Languages decline laid bare in Hefce figures

The number of students starting modern languages degrees fell by 12 per cent last year – double the overall drop in student numbers, new figures show.

July 31, 2013

Only 4,842 undergraduates accepted places to study modern languages degrees as tuition fees rose to £9,000 in 2012-13 compared with 5,508 students in 2011-12, according to data released by the Higher Education Funding Council for England on 31 July.

Some of the sharpest falls took place in French (down 15 per cent), German and Scandinavian studies (31 per cent) and Spanish and Portuguese (down 15 per cent).

Overall, the number of people taking up university places via the Universities and Colleges Admissions Service fell by 6 per cent, down from 492,030 in 2011-12 to 464,910 in 2012-13.

The slump in admissions has been blamed on falling numbers of 18-year-olds, more students axeing gap year plans to take up places in 2011 to avoid higher fees and fewer students achieving high A-level grades than in previous years.

Trebling fees to a maximum of £9,000 may have also put off some students from studying at university, some experts also claim.

Data released by Hefce show the fall in students doing courses in science, technology, engineering and maths (STEM) subjects was 3 per cent, dipping to 90,714 in 2012-13, while the number of undergraduates doing arts, humanities and social sciences fell by 6 per cent to 295,885.

The number of students doing clinical subjects, such as medicine and dentistry, increased by 1 per cent to 10,098.

However, while the take-up of courses in these three subject groups – and, in general, university study - improved over the past decade, it fell in modern languages.

The overall number of students taking up places via Ucas increased by 26 per cent between 2002-03 and 2012-12, but the number doing modern languages fell by 9 per cent over the same period.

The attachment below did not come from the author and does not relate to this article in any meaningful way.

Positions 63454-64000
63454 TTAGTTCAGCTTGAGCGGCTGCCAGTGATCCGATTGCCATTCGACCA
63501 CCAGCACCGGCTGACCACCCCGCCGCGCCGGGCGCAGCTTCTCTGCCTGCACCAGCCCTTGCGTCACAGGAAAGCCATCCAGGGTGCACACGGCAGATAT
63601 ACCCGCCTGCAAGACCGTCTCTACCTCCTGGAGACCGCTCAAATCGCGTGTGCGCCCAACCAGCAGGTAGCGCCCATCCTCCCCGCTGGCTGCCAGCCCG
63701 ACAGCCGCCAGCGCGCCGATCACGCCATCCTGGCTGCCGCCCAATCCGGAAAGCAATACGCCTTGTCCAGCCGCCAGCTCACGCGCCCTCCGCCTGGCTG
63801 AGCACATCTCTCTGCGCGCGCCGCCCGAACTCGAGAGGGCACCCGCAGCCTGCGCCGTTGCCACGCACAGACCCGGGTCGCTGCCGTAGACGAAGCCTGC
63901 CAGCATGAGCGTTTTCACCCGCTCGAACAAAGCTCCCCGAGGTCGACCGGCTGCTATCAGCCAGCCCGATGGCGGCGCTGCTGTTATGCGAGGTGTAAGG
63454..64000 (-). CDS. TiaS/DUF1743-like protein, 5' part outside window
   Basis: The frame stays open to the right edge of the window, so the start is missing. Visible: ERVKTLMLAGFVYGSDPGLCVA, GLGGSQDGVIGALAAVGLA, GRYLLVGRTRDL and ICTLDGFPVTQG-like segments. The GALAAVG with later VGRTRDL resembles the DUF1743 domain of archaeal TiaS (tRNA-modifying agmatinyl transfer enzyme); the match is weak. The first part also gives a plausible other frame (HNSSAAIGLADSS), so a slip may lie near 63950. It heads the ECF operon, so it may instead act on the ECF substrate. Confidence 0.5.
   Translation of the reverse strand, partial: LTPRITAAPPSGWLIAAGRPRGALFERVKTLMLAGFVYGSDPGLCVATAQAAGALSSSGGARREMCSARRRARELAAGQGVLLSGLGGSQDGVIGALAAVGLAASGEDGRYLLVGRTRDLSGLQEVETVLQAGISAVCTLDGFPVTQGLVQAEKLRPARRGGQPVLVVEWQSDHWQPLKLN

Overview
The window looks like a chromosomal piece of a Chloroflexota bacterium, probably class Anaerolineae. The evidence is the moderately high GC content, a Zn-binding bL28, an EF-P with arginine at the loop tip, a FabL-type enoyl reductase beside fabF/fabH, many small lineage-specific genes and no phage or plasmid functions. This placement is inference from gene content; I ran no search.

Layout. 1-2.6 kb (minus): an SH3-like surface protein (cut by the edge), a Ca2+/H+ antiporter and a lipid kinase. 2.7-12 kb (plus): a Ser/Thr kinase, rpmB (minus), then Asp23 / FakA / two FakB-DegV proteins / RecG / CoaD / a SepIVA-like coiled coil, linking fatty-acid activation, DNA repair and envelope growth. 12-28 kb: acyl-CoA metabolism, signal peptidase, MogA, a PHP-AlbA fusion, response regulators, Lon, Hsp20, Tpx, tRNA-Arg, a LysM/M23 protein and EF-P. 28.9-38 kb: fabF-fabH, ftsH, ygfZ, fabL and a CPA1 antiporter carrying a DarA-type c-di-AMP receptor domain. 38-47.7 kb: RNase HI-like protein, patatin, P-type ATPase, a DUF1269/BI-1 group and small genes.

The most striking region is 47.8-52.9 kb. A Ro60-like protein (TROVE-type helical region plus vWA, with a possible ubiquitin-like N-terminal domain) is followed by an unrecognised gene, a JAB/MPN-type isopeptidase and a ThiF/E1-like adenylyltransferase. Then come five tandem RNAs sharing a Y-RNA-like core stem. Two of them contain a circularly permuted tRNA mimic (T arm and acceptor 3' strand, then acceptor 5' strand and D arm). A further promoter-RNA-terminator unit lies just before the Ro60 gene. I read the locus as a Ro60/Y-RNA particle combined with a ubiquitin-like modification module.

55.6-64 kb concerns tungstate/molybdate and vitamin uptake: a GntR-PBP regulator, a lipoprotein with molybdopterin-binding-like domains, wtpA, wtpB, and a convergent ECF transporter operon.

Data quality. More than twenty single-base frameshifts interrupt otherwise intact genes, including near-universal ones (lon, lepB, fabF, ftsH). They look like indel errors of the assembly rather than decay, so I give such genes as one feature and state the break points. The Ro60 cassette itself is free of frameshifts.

Static numbers of children choosing languages at A-level (around 31,000 a year) and the closure of several university language departments have been blamed for the lower take-up.

Statistics released by Hefce also show the number of students starting postgraduate taught courses fell by 6 per cent in 2011-12 to 231,795 after 10 years of unbroken growth, which peaked in 2010-11 at 247,070. Postgraduate research entrants increased by 2 per cent to 28,770.

“Subjects that have in the past caused concern, including maths, physics and chemistry, now appear to be doing well,” a Hefce spokesman said.

“The trends in engineering disciplines also seem broadly positive, though with some reliance on overseas students in some areas,” he added.

The take-up of modern foreign languages was less positive at undergraduate and postgraduate taught levels, but numbers in postgraduate research seem steady, he added.

The data are used to inform Hefce’s approach to strategically important and vulnerable subjects, helping to monitor where a subject might be at risk, now or in the near future.

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